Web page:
Archives for August 2007

Kid for Sale, Cheap

I went upstairs, by myself, to pee (big mistake, I know). As I was finishing, I heard the sound of dry pasta being poured out. I roared, “NOOOOO!!!” as I ran downstairs with my pants around my ankles. The scene was much worse than I expected. The total contents of the containers holding expensive, organic, whole wheat flour and pasta, and a glass of equally expensive and organic apple juice, had been poured all over the kitchen island and floor. My flour-covered toddler was gleefully playing in the horrible, horrible mess. When she saw me, she cheerfully announced, “Look what I did, Mom!”

That was 40 minutes ago. The intervening time has been spent cleaning, and re-cleaning (since I insisted that perpetrator help me). I have now employed the electronic babysitter, and am taking some deep breaths, since Jon’s off covering a soccer game and I am flying solo this evening. The only hope on the horizon is that there will be an early bedtime, since Hannah didn’t really nap today.

Then, I will knit and watch horrible reality TV and reflect on how peaceful kids are when they’re sleeping. 😉

String Bags

A few months ago I bought some string bags. They look like this:

I bought them online at Eco-Bags, although I have since found a Canadian source at Birdie’s Room.

These are simply the most convenient bags. We already have re-usable grocery bags, which we take on our shopping trips. However, we generally don’t cart them along anywhere else. These string bags are so small when they’re empty that you can tuck them in your purse, but they expand to hold a lot of stuff. I use mine all the time – with a toddler I’m carting a lot of stuff, all the time, and having a bag that’s so portable is just the thing.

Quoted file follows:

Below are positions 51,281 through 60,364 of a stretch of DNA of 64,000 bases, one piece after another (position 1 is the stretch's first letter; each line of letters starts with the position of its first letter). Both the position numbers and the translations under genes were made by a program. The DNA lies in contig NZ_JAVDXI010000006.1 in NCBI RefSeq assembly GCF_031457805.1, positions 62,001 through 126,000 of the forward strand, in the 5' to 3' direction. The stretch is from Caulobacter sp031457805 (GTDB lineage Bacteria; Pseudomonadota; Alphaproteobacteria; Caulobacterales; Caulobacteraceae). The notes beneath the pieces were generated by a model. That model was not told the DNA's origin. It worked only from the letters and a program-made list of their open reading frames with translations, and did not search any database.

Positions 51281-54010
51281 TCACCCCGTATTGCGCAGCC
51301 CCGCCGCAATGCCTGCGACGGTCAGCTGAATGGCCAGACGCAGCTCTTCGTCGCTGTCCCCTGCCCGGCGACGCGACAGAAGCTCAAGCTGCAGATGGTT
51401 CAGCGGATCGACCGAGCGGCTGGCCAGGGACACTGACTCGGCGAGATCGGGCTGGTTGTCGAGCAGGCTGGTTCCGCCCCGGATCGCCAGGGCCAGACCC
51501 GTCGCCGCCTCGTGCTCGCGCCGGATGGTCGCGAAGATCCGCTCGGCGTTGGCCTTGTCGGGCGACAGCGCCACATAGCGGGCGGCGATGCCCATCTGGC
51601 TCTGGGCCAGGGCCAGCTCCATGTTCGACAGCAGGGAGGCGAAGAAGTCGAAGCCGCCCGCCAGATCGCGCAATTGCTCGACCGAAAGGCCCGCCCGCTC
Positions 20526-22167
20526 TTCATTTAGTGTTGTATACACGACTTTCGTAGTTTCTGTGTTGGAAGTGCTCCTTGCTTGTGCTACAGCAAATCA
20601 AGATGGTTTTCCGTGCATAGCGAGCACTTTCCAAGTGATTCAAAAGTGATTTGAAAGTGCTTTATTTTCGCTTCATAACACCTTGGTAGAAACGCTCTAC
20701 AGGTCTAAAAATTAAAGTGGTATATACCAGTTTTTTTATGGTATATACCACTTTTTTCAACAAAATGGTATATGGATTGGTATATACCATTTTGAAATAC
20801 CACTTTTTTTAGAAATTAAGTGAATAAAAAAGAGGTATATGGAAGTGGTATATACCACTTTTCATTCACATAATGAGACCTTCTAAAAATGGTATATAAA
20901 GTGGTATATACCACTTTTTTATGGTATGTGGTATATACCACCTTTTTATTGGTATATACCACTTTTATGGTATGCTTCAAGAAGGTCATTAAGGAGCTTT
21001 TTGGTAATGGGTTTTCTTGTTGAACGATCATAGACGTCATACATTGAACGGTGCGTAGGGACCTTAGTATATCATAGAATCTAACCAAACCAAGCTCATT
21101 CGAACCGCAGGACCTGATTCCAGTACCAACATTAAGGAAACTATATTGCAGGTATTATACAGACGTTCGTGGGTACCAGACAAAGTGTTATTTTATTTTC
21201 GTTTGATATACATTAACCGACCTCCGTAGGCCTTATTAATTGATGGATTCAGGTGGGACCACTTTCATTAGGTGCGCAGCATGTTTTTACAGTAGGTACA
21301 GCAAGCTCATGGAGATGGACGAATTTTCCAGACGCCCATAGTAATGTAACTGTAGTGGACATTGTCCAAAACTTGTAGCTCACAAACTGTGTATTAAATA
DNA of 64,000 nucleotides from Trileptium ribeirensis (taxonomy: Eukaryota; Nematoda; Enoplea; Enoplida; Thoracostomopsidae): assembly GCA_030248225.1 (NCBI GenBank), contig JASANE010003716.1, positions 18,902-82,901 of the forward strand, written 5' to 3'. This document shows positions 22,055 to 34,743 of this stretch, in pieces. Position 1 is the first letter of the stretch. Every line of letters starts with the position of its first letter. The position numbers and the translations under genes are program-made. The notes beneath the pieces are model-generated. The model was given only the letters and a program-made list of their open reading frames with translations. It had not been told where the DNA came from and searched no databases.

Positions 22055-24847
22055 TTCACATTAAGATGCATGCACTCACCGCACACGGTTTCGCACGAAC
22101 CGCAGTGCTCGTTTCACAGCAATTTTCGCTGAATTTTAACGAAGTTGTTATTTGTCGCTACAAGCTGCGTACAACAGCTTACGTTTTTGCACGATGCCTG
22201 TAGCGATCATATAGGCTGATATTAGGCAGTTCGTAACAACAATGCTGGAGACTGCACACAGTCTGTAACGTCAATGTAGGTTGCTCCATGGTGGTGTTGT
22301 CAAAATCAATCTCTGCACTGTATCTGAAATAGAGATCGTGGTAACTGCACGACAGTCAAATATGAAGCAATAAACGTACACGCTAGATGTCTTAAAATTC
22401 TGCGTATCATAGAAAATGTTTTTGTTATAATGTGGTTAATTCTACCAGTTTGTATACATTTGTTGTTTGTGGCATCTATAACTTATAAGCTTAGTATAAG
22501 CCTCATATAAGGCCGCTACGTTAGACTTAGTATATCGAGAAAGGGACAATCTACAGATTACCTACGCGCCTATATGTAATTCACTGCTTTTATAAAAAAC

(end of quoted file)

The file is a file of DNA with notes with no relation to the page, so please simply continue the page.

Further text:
What can I say, string bags are fabulous!

Our Summer Vacation

As I mentioned in my earlier post, we spent last week vacationing in Parksville on Vancouver Island. We decided to splurge and rent a cabin at Tigh-Na-Mara, a beautiful family resort right on the beach. It was fabulous. Here are some of the highlights of our trip:

Flying down Rathtrevor Beach
Hannah flying down Rathtrevor Beach

– We visited Lions Venture Park, the best playground Jon or I have ever seen
– We took in the sandcastles that were part of the Parksville Beach Festival
– We visited Little Qualicum Cheeseworks, saw the animals, and tasted some fabulous cheese
– We visited our friends Pete and Clarice, and their adorable 3-month-old daughter Janel
– We took in the Summer by the Sea Market, again part of the Parksville Beach Festival
– We stopped in Coombs, quite possibly the most fabulous tourist trap on Vancouver Island
– We saw Cathedral Grove
– I had my first ever visit to a spa, and it was totally awesome – I will definitely do that again
– Hannah roasted her first marshmallow
– We spent a lot of time digging in the sand, wading in the water, and exploring the beach
– There were two ferry trips, during which Hannah kept whining that she wanted to go on the boat ride

Two and a Half

We just got back today from 5 nights in Parksville. It was lovely, and I will write more about it later. For now, though, I wanted to talk about my girl.

This past Sunday marked the day when Hannah was exactly two and a half years old. So, what’s she like at this age?

Hannah is a dynamo, a force of nature. She runs a lot, screams a lot (in joy and sorrow), and generally doesn’t stay in one spot. She loves other children, animals, and music. She likes to dance and climb and is fearless on the playground. Higher, faster, and more challenging are the rules of the day.

Compared to 6 months ago Hannah’s verbal skills have taken off. She uses complex sentences, recites nursery rhymes, and relays stories (often about events that occurred weeks or even months in the past). We now face the disconcerting challenge of answering awkward questions in public, as her words are intelligible to strangers, even while her social skills remain highly primitive.